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Contemporary Artist Takashi Murakami Discontinues Jellyfish Eyes 2 Film Project

posted on by Rafael Antonio Pineda
Project began in 2012 before 1st film's 2013 debut

World-renowned contemporary artist Takashi Murakami announced on his Instagram account on June 30 that he has discontinued production on his Jellyfish Eyes Part 2: Mahashankh (Mememe no Kurage 2) feature film due to his company facing bankruptcy. He will produce a series of videos that will "publicly announce" the film's discontinuation (the first of the videos can be viewed below).

View this post on Instagram

This spring, I streamed a series of cooking show of a sort on Instagram Live. I'm sure those who watched them were utterly confused, but I was trying to buoy my own thoroughly sunken feelings through these streamings. With the sudden swoop of COVID-19 pandemic, my company faced bankruptcy and I had to give up on a number of projects, the most symbolic of which being the production of my sci-fi feature film, Jellyfish Eyes Part 2: Mahashankh. For nine long years, I had persevered! It was a film that was to realize my childish dreams! The enormous budget I poured into this project, as well as my tenacious persistence, put a constant and tremendous stress on my company's operation for the past nine years. But at the same time, I was able to endure various hardships because I had this project. Faced with the current predicament, however, I was persuaded by both my business consultant and tax attorney that I must, simply must try and drastically reduce our business tax by filing the film's production cost as tax-exempt expenditure. To that end, I am going to produce and release a series of videos to publicly announce the discontinuation of the film's production. (To be clear, this is an entirely legitimate procedure—I'm not trying to evade tax!) These videos will be released against the backdrop of our struggle to avoid an economic catastrophe, but perhaps it may have a cathartic effect on the viewers/my followers to see the story of stupid Murakami's failure. Long story short, I'm a silly human being for whom the moment of bliss is when I am thinking my truly childish sci-fi thoughts. I don't know how many episodes the series will end up being, but a series it will be, so please come along with me on this journey for a little while.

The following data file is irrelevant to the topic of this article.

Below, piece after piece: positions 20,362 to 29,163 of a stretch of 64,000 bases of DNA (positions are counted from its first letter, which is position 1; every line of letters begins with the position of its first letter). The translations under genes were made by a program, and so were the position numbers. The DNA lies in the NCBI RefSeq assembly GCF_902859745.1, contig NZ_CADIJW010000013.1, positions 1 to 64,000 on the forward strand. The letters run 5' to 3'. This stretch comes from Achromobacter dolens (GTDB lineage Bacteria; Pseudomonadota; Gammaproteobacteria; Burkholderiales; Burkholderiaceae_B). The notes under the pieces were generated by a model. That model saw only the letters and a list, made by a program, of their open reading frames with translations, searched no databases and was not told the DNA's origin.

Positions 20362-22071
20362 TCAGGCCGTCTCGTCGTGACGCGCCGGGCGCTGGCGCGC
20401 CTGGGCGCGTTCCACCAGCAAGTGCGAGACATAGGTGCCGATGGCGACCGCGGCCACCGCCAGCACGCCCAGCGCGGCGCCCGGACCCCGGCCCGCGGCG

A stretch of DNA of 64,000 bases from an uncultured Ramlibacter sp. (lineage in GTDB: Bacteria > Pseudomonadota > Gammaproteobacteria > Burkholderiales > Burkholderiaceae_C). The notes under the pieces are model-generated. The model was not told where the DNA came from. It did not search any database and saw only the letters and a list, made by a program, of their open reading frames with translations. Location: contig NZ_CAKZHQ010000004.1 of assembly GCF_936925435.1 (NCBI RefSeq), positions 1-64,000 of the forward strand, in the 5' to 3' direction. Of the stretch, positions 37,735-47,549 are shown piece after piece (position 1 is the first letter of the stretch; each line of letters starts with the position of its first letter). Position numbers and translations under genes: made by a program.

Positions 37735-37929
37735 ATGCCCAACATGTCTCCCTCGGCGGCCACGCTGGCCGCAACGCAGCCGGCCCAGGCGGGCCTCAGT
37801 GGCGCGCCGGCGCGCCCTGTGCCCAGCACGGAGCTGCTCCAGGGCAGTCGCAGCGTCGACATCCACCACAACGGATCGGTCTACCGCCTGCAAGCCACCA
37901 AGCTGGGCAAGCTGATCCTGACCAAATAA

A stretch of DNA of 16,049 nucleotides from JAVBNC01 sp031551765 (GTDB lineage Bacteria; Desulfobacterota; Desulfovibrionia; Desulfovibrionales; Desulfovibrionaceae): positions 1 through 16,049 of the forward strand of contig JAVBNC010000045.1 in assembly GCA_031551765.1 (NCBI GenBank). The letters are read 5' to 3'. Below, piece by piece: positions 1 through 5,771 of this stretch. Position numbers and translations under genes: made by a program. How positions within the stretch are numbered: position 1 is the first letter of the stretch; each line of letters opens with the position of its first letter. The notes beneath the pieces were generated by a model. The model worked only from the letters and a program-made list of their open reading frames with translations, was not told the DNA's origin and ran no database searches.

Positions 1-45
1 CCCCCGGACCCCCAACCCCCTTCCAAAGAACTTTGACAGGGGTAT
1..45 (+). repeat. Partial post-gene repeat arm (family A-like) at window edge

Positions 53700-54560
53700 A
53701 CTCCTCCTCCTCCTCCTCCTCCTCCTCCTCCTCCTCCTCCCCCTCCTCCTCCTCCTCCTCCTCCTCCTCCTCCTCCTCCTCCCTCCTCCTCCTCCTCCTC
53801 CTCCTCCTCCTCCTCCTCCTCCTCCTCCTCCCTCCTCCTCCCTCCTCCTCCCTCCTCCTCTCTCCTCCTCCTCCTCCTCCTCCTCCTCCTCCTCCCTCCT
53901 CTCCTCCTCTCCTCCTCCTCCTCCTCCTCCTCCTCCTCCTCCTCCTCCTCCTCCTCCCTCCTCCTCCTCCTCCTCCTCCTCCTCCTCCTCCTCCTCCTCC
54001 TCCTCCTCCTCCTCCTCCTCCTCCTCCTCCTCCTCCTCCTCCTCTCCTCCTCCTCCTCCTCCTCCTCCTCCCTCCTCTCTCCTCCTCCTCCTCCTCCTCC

A post shared by Takashi Murakami (@takashipom) on

Murakami (Superflat Monogram) made his live-action directorial debut with the first film in 2013, though the project was initially planned as animation. (It eventually became a hybrid live-action/CG film.) He was also in charge of the original story and character design, and served as executive producer. Jun Tsugida was in charge of the film's screenplay alongside Yoshihiro Nishimura, who also acted as producer and assistant director. Janus Films screened the film in the United States in 2015, and the Criterion Collection released it on home video.

While the first film debuted in 2013, Murakami had already started working on the sequel film in 2012.

In the first film, Takuto Sueoka stars as Masashi, an elementary school student who transfers schools after the March 2011 earthquake and tsunami disaster. In his new house, Masashi discovers that he can see "friends," mysterious jellyfish-like beings that adults cannot see. The film incorporates more than 900 cuts of CG animation.

The first episode of Murakami's 6HP - Six Hearts Princess anime project aired in an incomplete state as a one-hour television anime special in December 2016.

Sources: Takashi Murakami's Instagram account, Cartoon Brew (Alex Dudok de Wit)

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